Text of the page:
This is the kind of attitude that I’m hearing constantly here at the J Street conference in Washington DC (time to redefine what it means to be Jewish, critical and pro-peace):
J Street’s university arm has dropped the “pro-Israel” part of the left-wing US lobby’s “pro-Israel, pro-peace” slogan to avoid alienating students.
That decision was part of the message conveyed to young activists who attended a special weekend program for students ahead of J Street’s first annual conference, which began on Sunday.
Students are seen as a key component of the 18-month-old organization’s constituency base and the conference itself. The multi-day event has incorporated new technology and interactive forums to harness their energy and garner feedback from the audience, which swelled to 1,500 on Monday and created overflow plenary and breakout sessions.
At their earlier weekend session, the 250 participating students mapped out strategies for bringing J Street’s approach to college campuses and encouraging students to join in the effort.
“We don’t want to isolate people because they don’t feel quite so comfortable with ‘pro-Israel,’ so we say ‘pro-peace,'” said American University junior Lauren Barr of the “J Street U” slogan, “but behind that is ‘pro-Israel.'”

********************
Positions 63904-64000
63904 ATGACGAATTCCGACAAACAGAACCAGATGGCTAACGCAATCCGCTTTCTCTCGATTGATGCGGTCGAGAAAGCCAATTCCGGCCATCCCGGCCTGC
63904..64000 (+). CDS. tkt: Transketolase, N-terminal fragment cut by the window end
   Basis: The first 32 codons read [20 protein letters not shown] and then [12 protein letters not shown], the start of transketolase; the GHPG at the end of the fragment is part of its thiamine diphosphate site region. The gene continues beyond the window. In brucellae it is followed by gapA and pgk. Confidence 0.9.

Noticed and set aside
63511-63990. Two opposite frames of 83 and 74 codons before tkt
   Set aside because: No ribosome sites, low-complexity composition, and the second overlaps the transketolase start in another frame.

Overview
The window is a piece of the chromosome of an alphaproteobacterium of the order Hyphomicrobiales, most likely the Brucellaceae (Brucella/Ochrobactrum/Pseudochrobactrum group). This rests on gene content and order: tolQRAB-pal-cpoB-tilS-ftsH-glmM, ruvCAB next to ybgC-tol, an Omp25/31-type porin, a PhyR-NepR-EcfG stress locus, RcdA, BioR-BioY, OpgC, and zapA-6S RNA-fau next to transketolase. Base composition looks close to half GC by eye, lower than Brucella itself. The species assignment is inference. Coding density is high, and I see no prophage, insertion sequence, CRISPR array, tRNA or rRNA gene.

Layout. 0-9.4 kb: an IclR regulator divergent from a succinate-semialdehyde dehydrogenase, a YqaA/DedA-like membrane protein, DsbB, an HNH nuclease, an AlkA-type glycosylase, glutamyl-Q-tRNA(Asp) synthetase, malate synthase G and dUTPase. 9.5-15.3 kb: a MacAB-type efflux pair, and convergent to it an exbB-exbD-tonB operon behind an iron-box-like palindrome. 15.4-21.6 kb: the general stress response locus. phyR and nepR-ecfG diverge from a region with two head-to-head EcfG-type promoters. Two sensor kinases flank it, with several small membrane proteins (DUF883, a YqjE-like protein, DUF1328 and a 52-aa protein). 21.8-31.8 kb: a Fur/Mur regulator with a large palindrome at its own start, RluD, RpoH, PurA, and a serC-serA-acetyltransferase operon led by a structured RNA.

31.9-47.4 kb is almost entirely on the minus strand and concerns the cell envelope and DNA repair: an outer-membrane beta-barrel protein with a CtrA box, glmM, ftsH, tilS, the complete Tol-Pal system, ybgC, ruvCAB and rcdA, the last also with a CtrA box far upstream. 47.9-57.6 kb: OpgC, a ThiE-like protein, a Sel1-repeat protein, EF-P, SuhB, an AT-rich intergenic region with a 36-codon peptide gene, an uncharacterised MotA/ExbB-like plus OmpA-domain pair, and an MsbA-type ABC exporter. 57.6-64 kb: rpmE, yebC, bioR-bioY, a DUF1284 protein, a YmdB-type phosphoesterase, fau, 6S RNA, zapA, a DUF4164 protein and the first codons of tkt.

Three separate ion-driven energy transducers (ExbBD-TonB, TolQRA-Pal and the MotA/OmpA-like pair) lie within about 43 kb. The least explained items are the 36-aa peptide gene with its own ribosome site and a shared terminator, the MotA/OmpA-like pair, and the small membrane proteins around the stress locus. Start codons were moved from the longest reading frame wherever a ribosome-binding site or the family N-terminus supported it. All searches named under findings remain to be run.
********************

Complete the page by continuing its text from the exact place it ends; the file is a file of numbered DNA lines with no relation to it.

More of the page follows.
Barr, secretary of the J Street U student board that decided the slogan’s terminology, explained that on campus, “people feel alienated when the conversation revolves around a connection to Israel only, because people feel connected to Palestine, people feel connected to social justice, people feel connected to the Middle East.”
She noted that the individual student chapters would be free to add “pro-Israel,” “pro-Israel, pro-Palestine,” or other wording that they felt would be effective on this issue, since “it’s up to the individuals on campus to know their audience.”
Yonatan Shechter, a junior at Hampshire College, said the ultra-liberal Massachusetts campus is inhospitable to terms like “Zionist” and that when his former organization, the Union of Progressive Zionists (which has been absorbed into J Street U), dropped that last word of its name, “people were so relieved.”